Coral and Coral Reefs
Thomas F. Goreau, Nora I. Goreau, Thomas J. Goreau
This paper, still the classic introduction to the field, was written
around 1970, but its publication was delayed by nearly 10 years
because the publishers did not think coral reefs were of sufficient
interest to the public.
It was written at a time when large scale coral bleaching, coral
diseases, and coral reef eutrophication were unknown, or confined to
tiny areas with extreme local stresses. All of that changed in the
decades after this paper was published, as coral reefs began dying on
a large scale and the reefs described in this paper virtually
Nevertheless this paper makes clear that even then the most
experienced coral reef researchers were aware that coral reefs were
exceptionally vulnerable systems and could be easily destroyed by
human activities. We knew that they were highly sensitive, but did
not yet realize just precisely how fragile they were.
It was only in the following decade that we were able to
quantitatively establish the precise tolerance limits of coral reefs
to global warming and nutrient pollution and found they were the
lowest of any ecosystem. The temperature limits have now been
established as 1 degree C above normal for the duration of the
warmest month to cause large scale bleaching, and a bit above that to
cause serious mortality (see other papers on this web site).
The nutrient limits above which massive overfertilization of the
algae causes them to overgrow and kill the reef has been found to be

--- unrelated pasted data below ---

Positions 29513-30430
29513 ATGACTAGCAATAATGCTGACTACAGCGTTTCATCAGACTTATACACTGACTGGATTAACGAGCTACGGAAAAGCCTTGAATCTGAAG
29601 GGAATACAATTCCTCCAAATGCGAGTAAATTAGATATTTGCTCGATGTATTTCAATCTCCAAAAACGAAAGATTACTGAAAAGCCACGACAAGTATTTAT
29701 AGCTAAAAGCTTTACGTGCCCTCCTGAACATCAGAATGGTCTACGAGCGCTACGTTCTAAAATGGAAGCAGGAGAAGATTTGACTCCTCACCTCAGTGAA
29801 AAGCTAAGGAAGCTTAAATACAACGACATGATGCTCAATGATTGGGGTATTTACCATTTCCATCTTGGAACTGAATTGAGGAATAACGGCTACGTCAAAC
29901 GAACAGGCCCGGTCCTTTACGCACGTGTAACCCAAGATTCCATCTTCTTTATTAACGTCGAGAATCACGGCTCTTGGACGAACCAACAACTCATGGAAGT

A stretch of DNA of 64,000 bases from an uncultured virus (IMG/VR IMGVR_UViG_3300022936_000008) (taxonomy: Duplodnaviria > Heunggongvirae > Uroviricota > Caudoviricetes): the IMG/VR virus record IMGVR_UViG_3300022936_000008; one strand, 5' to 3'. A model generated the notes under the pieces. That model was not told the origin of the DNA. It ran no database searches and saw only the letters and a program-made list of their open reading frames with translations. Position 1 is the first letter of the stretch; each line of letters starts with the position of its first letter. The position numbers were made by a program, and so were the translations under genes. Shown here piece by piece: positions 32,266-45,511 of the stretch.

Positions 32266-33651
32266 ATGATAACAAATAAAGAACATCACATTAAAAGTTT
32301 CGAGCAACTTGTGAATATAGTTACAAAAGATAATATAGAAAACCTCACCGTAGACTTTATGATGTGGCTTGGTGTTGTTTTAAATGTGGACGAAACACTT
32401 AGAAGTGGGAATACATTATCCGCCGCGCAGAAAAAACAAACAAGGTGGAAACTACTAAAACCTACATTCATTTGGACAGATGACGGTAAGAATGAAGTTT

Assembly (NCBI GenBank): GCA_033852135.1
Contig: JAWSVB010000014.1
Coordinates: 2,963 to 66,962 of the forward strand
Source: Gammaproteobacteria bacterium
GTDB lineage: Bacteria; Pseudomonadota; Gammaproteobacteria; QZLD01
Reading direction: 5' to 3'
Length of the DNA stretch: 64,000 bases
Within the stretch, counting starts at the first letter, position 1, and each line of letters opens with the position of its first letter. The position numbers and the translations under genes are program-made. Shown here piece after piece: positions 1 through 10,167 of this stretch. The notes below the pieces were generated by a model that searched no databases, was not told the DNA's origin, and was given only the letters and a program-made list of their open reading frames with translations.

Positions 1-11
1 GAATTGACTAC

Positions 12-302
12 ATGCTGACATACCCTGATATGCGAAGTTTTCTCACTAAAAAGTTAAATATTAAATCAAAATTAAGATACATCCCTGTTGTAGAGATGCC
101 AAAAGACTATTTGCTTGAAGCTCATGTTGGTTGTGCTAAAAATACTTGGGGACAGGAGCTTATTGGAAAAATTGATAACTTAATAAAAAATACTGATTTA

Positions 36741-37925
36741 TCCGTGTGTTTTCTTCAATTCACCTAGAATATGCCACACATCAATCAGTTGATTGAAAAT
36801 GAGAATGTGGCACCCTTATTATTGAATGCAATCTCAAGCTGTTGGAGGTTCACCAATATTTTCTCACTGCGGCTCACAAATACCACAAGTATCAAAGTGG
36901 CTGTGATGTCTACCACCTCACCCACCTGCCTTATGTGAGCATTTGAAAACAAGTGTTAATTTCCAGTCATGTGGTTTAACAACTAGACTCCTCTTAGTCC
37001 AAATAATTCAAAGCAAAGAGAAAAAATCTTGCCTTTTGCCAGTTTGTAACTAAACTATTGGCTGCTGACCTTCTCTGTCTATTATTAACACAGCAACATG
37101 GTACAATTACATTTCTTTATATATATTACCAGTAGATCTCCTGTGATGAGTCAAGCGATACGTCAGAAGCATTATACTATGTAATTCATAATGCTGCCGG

1.0 micromole per liter (0.014 ppm) of available nitrogen and 0.1
micromole per liter (0.003 ppm) of available phosophorus (see other
papers on this web site). Along with the massive global outbreaks of
new coral diseases that started after this paper was written (see
papers posted on this web site), these new limits and the older
scientific studies documented in this paper clearly refute the
popular fad of "resilient reefs", which is now being touted by
governments, international funding agencies, and large environmental
This hypothesis claims that coral reefs will bounce back from any
human caused stress all by themselves, no matter what we do, which
cannot be supported by any long term observations. It serves as a
smoke-screen designed to prevent action to reduce global, regional,
and local stresses to reefs, and block efforts to restore damaged
Those touting "resilience" claim that we "should do nothing at all
and the reefs will recover all by themselves", are getting huge sums
of funding from the US and Australian Governments and the World Bank.
Their actions are directly responsible for speeding the rate of reef
destruction and preventing action when it could have made a
A few corrections to the paper are needed. The subtitle should say
that reefs are the most species rich ecosystem in the oceans, not on
earth. This unfortunate error was made by the editors, we were always
fully aware of the unique diversity of rain forest insects. The
drawings and maps were done by the magazine staff and are very poor
compared to the original drawings we submitted, which we will also
post in due course.
With these caveats and updates, this paper serves as an ideal
introduction to corals and coral reefs when supplemented by the later
papers on coral reef bleaching, diseases, eutrophication, and
restoration posted on this web site.
Thomas J. Goreau, PhD
Global Coral Reef Alliance
37 Pleasant Street, Cambridge MA 02139
(Click below to download the paper in PDF form. (4.2MB)
Dr. James M. Cervino, MS, Ph.D.
Department of Biological & Health Sciences
Pace University New York NYC
Phone: (917) 620-5287
Web site: http://www.globalcoral.org